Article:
It’s nearly impossible not to sing a verse from The Righteous Brothers with that title, isn’t it?
We’re coming up on the third Sunday of Easter and many people don’t seem to realize that it’s still Easter. That’s right, the Easter season (sometimes referred to as Eastertide) starts on Easter Sunday and lasts until Pentecost Sunday. Generally speaking, everyone acknowledges the importance of Easter Sunday but it seems attention and Mass attendance wanes the further away from Lent we get.
Collectively, we all seem to do a pretty good job during the Lenten season… we give something up, stick to it (most of us), and recognize that we’re doing it in memory of Christ’s sacrifice for us. There’s extra observances to pay attention to like fasting on Fridays, extra activities like the Stations of the Cross, and it’s generally just easier to stay focused.
But then, Easter Sunday rolls around and we all celebrate as well we should. Using our household as an example, we quickly return to the habit that we gave up for Lent despite the fact that we intended to keep it up for longer than just Lent. That “boom, it’s over!” mentality is part of what I think takes away from the impression that Easter Sunday should make.
My wife, Tasha, and I were talking about this phenomenon. She commented that it helps her to keep focused on the joy of Easter by remembering the sorrowful part of the end of Lent. She imagines what it must have been like for Mary and the Apostles to see the Lord beaten, crucified, and buried and the sense of desperation and loss that must have gripped them. She noted how much easier it is for us because we had the rest of the story, we know the happy ending and we can take it for granted.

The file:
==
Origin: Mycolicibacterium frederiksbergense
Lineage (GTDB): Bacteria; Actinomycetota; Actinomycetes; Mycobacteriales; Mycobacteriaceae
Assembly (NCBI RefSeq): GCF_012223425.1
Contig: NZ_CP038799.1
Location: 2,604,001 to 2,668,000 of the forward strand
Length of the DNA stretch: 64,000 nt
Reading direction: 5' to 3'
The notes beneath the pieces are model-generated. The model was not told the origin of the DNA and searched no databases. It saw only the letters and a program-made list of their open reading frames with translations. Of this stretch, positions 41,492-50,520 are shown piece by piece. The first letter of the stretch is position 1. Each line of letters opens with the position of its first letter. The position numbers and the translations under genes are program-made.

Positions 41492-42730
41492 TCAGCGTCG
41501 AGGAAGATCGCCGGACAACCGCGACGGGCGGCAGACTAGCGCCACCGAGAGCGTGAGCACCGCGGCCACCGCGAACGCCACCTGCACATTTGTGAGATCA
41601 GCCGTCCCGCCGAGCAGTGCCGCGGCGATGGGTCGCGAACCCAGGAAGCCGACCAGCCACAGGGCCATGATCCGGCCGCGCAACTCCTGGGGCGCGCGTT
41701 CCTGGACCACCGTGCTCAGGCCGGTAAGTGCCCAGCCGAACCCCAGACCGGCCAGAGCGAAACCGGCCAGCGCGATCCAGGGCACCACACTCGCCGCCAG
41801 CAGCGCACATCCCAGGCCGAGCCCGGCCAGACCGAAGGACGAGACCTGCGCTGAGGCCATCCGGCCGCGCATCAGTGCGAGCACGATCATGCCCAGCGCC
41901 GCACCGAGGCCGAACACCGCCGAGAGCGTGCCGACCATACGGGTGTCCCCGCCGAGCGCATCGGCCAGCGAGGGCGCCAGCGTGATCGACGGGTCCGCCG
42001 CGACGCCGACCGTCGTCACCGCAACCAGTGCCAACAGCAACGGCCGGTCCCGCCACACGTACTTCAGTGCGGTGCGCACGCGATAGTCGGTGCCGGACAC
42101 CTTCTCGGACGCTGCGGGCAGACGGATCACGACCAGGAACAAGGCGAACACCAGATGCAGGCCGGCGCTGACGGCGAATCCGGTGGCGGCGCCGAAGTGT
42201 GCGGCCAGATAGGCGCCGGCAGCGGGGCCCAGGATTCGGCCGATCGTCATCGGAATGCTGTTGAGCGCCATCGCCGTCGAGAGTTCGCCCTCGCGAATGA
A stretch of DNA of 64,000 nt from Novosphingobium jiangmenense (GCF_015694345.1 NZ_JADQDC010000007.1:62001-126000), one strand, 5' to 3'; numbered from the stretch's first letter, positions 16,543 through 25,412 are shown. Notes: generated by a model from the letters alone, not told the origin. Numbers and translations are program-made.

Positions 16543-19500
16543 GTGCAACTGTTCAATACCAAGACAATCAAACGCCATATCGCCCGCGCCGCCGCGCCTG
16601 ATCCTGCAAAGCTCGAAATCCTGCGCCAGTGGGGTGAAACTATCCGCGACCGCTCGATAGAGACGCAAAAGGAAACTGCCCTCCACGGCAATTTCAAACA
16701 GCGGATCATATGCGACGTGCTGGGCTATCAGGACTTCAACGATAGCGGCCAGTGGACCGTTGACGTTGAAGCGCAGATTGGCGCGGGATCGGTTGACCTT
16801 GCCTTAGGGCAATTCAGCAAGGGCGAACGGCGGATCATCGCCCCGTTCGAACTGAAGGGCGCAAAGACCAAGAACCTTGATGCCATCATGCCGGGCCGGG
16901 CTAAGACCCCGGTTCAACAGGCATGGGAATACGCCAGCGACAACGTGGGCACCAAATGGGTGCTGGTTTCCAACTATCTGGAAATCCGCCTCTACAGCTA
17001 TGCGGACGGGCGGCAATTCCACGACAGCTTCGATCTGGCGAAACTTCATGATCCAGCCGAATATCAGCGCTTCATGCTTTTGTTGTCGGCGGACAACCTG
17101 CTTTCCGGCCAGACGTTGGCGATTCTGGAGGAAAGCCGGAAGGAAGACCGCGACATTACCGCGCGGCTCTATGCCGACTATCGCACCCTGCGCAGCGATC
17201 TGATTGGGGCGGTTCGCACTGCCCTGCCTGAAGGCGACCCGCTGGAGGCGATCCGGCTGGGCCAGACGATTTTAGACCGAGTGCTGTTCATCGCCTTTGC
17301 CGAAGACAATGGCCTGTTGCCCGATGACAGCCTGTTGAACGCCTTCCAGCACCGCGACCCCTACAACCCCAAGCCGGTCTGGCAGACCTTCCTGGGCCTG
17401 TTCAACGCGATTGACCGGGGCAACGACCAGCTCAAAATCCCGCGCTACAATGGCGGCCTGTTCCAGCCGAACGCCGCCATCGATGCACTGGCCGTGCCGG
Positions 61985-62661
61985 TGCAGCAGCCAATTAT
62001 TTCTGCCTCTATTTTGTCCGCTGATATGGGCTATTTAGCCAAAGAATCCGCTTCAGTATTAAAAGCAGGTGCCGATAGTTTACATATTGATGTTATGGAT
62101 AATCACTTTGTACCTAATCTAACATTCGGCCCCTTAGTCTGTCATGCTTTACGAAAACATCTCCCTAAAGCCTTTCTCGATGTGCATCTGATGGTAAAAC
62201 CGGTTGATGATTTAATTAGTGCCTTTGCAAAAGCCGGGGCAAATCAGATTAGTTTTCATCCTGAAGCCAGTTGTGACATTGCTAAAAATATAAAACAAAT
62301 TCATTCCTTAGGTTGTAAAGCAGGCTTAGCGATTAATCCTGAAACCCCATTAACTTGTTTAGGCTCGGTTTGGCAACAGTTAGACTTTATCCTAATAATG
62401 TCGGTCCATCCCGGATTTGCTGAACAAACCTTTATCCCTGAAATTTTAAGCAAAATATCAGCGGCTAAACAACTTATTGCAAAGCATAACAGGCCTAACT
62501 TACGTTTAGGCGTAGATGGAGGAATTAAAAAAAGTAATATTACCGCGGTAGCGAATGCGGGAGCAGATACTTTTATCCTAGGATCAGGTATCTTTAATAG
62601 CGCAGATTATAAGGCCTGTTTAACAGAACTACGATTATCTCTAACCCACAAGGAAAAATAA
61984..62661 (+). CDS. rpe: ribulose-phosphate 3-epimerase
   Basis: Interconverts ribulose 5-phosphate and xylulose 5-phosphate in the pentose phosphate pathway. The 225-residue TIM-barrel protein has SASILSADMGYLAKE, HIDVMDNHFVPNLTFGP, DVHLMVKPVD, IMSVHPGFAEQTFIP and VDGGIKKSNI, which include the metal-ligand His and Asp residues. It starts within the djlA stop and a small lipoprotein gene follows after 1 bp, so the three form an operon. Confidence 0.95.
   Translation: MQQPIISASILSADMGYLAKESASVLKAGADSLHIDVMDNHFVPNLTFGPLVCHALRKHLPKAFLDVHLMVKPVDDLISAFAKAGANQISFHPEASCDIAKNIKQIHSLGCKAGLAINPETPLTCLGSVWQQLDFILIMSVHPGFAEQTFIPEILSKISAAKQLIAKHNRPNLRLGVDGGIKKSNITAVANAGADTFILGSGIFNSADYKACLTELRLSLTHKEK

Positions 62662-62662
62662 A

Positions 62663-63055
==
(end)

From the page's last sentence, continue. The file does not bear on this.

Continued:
I appreciate the Easter season because of all of the post-Resurrection appearances of Christ that we get to hear about. I love to reflect on the confusion and joy that is experienced by the Apostles. I love the accounts of Christ appearing on the road to Emmaus and the Sea of Tiberias in such a way where those that knew him on Earth initially don’t recognize him. It makes me stop and think if I would recognize Christ if he were to present himself like this to me. I put myself in the shoes of the Apostles and think about what it must have been like to behold Christ this way.
What was next for these men? It was a life of travels, trials, persecution, and death. All but John were killed for preaching in the name of Christ. This is a testament to their experiences… this wasn’t just some hallucination to them. They didn’t make it up. They believed fervently enough to suffer and die for the Lord because they saw him both suffer and die in an earthly body and then return to them in a glorified body. The Easter season presents an opportunity to learn alongside these men what truly experiencing God is all about.
Over the last few weeks, I have come across many resources that suggest using the Easter season to regroup and reform your spiritual life so that you can live out the year in a more faithful way. In my next article, we’ll look at a few of these ideas in detail. Stay tuned!